Undergraduate Research in English: Innovative Thinking and Active Collaboration
“Undergraduate research pushes students beyond where they think they can go. They quickly find that the limits they had set for themselves before don’t actually exist. Their skills can be in truth limitless.”
–Liz S., class of 2012
“I believe wholeheartedly that the exciting, stressful, liberating, and extremely humbling experience of completing the honors thesis has been integral to my success to this point in my academic career, and also that it will continue to be a source of learning for me as I advance in both my scholarly and personal pursuits and gain new perspectives from which to view its rewards.”
--Jacob S., class of 2012
What is Undergraduate Research in English?
An undergraduate research project is perhaps the most challenging and rewarding academic experience a student can undertake at the undergraduate level. Whether you are a future teacher, have an interest in graduate school, or want to pursue creative or professional writing, you can tailor your undergraduate research experience to fit your academic interests and goals.
The English Department encourages undergraduate students to pursue research on an area of particular interest to them. An undergraduate research project allows you to work closely with a faculty member who has an expertise and interest in your subject area. Undergraduate research may be initiated by extending the work of an upper level English class beyond that class, by enrolling in an independent study, or by being invited to participate in the Departmental Honors Program. With the support of a faculty member, you may enroll in an Independent Study (ENG 4400) or, if you are an Honors student, an Honors Independent Study (ENG 4444). If you are taking ENG 4444, your independent study is the first step towards developing your honors thesis.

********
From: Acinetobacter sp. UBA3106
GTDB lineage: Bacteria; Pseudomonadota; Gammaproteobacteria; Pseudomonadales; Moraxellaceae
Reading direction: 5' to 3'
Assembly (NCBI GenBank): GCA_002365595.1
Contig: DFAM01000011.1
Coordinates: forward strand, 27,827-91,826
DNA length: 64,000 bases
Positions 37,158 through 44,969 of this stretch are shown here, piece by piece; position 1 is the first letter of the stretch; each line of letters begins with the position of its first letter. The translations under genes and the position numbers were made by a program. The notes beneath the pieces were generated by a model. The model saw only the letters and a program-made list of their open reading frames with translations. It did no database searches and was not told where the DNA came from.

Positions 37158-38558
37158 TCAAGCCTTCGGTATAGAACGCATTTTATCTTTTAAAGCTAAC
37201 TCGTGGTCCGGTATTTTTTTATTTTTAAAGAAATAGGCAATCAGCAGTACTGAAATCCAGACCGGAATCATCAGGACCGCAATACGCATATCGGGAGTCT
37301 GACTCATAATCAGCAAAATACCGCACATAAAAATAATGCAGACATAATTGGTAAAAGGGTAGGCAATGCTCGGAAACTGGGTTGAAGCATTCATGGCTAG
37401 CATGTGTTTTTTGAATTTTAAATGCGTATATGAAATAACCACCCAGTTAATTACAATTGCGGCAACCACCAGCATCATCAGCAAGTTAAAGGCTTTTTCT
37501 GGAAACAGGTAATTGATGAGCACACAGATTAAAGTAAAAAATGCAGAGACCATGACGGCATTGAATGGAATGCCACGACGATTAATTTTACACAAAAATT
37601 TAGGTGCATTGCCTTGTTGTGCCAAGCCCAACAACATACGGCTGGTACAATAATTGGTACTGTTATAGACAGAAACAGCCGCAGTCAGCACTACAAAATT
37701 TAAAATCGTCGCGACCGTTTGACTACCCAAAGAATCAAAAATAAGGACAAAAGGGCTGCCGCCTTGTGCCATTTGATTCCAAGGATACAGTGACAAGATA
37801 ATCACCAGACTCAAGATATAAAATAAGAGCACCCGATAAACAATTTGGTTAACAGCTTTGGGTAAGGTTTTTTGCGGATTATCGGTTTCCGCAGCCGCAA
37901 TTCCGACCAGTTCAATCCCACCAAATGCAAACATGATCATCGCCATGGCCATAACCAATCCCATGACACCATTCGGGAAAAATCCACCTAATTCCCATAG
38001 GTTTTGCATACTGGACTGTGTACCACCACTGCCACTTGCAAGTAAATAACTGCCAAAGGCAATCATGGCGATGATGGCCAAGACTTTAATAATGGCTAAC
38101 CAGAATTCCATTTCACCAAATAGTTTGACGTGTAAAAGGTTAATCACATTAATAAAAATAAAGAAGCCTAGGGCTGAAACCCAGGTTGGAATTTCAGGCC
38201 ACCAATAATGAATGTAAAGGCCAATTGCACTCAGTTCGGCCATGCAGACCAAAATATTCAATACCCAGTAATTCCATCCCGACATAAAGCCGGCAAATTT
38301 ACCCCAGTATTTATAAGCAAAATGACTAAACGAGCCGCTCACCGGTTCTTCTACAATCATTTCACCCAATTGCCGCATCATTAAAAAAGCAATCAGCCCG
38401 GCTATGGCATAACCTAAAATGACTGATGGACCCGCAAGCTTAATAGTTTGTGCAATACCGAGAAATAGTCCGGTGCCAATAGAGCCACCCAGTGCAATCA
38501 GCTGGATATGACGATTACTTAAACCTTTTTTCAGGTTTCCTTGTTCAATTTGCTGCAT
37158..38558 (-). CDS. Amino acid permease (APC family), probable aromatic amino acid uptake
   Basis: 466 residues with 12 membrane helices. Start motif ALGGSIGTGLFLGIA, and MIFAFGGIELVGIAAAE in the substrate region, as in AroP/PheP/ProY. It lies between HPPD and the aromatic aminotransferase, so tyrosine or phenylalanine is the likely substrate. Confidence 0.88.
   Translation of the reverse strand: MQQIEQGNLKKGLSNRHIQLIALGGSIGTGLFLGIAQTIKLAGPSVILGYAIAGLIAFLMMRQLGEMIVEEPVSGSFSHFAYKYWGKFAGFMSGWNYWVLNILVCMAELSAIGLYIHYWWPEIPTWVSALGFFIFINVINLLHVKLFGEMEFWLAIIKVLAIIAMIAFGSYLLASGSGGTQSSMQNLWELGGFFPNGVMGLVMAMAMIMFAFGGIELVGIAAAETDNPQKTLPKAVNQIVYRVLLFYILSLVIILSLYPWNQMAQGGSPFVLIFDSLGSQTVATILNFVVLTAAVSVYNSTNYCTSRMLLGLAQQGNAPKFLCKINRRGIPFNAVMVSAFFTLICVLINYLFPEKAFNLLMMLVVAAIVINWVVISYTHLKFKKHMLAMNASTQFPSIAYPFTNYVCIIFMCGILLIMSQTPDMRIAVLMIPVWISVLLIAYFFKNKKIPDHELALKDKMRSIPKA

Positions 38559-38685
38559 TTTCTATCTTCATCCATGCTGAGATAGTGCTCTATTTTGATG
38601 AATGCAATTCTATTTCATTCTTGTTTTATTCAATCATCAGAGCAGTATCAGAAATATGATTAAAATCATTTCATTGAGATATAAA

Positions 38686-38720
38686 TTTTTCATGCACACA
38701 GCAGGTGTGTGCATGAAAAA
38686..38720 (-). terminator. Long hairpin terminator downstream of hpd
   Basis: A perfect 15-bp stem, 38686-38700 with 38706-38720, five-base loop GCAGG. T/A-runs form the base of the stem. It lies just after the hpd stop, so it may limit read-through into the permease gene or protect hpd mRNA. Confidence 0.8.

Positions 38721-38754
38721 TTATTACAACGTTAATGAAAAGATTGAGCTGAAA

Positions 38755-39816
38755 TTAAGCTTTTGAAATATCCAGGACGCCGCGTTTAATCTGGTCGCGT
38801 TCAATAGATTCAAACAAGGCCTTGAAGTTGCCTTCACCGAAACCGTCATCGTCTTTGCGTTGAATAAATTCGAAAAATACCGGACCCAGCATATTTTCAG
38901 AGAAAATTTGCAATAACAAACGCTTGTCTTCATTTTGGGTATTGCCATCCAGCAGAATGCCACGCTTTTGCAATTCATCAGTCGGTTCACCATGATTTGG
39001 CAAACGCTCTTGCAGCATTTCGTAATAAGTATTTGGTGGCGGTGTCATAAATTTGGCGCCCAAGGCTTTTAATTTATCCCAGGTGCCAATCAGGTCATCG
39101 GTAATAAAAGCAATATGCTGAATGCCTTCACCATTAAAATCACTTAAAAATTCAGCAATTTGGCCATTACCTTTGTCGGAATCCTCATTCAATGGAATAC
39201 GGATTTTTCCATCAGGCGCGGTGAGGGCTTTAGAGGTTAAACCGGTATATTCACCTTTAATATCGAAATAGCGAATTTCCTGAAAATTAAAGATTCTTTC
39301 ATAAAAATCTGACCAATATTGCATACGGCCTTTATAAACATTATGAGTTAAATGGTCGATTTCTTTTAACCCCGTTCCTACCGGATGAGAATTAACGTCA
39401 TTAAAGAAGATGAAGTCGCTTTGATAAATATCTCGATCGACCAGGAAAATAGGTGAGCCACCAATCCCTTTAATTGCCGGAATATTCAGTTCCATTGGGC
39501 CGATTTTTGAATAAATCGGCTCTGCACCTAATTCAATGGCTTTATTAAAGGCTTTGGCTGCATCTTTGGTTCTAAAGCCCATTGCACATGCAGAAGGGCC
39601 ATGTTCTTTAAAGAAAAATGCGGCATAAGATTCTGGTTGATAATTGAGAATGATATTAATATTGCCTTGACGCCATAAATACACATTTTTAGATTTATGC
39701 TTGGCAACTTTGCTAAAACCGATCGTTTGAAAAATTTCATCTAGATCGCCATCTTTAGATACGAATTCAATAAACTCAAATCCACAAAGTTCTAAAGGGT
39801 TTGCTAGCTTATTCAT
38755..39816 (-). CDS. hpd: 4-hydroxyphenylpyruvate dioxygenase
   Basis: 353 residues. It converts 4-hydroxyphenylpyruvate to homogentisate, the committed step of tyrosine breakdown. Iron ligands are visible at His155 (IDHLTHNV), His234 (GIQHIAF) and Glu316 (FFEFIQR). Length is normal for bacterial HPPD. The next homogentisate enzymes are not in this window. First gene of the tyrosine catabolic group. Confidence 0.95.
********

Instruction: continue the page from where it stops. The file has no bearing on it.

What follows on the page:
Who should undertake undergraduate research in English?
Though generally undertaken by advanced undergraduates, the opportunity to pursue undergraduate research is available to any student in any concentration who has a strong academic record, a passion for a specific research topic or creative project, and the desire to significantly develop their research, writing, and critical thinking skills. In addition to the many personal benefits, a research project provides clear evidence of your motivation, initiative, ability to work independently and collaboratively, and your work ethic that will be beneficial to your professional development, regardless of the career path you choose. Any student interested in applying to graduate school should seriously consider an undergraduate research project.
Where do I start?
Once you have identified a topic of study of exceptional and enduring interest to you—a project that you believe you would enjoy working on for 1-2 semesters—you should discuss your interests with faculty members who share similar interests and may be willing to mentor you as you develop your research project. Once you have some idea of your area of interest, you should also contact the Director of Undergraduate Studies or the Department Chair.